OSHKOSH- A group of anthropology students at UW-Oshkosh are getting their hands dirty for a good cause.
The class, led by professor Jordan Karsten is working alongside the Winnebago County Sheriff’s Department, to help close the final loophole in a missing persons case 38 years in the making.
Starkie Swenson was last seen riding his bike in Neenah in 1983. Police say he was involved in a love triangle with a woman, and the man who eventually was convicted of his murder, John Andrews.
“His body’s never been recovered, no human remains at all have ever been recovered,” Karsten said. “They [Winnebego Sheriff’s], wanted to talk about the best methods for searching for a buried body and how we might be able to discover it in an area of interests… so we put together a plan and my students are going to help in the process.”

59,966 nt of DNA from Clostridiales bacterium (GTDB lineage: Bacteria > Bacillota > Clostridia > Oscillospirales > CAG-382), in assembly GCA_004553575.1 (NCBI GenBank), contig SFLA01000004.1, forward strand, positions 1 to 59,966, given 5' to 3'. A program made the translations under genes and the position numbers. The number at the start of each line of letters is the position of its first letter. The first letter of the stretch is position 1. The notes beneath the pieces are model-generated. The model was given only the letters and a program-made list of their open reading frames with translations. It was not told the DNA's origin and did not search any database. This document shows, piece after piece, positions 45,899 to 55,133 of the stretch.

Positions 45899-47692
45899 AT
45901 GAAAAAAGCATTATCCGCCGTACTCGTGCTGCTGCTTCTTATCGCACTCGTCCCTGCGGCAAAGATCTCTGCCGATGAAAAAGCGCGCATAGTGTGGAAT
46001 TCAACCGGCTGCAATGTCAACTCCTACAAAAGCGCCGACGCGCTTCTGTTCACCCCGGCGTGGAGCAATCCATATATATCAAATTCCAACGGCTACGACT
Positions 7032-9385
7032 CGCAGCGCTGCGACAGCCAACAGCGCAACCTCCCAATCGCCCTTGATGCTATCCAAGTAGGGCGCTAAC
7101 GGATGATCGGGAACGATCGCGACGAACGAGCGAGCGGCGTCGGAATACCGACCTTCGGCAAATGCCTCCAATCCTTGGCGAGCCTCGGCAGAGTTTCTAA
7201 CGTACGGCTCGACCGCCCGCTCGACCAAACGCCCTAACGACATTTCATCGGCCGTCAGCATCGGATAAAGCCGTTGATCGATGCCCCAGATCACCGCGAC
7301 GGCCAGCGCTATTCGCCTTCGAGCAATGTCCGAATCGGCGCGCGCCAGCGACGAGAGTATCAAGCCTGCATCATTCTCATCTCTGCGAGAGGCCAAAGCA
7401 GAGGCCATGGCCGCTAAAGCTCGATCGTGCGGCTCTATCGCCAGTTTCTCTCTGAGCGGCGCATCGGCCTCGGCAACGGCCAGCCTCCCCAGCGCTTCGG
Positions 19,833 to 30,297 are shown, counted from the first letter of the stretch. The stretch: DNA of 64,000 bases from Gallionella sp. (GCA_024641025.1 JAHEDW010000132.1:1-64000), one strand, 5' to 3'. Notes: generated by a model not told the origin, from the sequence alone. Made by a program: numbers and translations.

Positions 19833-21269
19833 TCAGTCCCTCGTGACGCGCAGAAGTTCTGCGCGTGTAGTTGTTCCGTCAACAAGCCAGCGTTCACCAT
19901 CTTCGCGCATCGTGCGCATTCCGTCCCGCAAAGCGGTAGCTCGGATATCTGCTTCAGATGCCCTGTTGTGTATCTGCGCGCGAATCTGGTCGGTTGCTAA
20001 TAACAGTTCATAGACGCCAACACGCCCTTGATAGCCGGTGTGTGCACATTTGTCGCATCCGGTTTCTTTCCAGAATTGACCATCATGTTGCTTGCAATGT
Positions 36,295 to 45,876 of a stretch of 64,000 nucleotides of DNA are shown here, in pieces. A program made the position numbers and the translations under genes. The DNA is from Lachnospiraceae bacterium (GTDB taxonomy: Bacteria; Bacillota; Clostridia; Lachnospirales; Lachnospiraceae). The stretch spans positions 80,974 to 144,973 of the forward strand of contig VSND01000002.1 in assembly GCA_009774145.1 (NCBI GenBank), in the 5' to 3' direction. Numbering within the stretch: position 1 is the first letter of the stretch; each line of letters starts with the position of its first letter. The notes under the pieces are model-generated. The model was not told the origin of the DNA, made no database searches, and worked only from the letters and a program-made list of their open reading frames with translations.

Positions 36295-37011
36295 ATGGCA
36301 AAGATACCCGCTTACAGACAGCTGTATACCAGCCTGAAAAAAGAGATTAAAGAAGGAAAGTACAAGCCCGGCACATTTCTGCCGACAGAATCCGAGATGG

Karsten says his students will play a role in every step of the process, from digging test pits, to surveying the land, to even using radars to discover a burial site.
“At the end of the day it’s a sad story… someone was murdered, and the family was never provided closure with this because a body was never found,” Karsten said. “The students have a real unique opportunity to contribute to their community to provide complete closure in this case.”
In addition to the field work this summer, Karsten’s class is also producing a podcast about the case itself and the work they’re doing to help find the body. The podcast is called Cold Case: Frozen Tundra.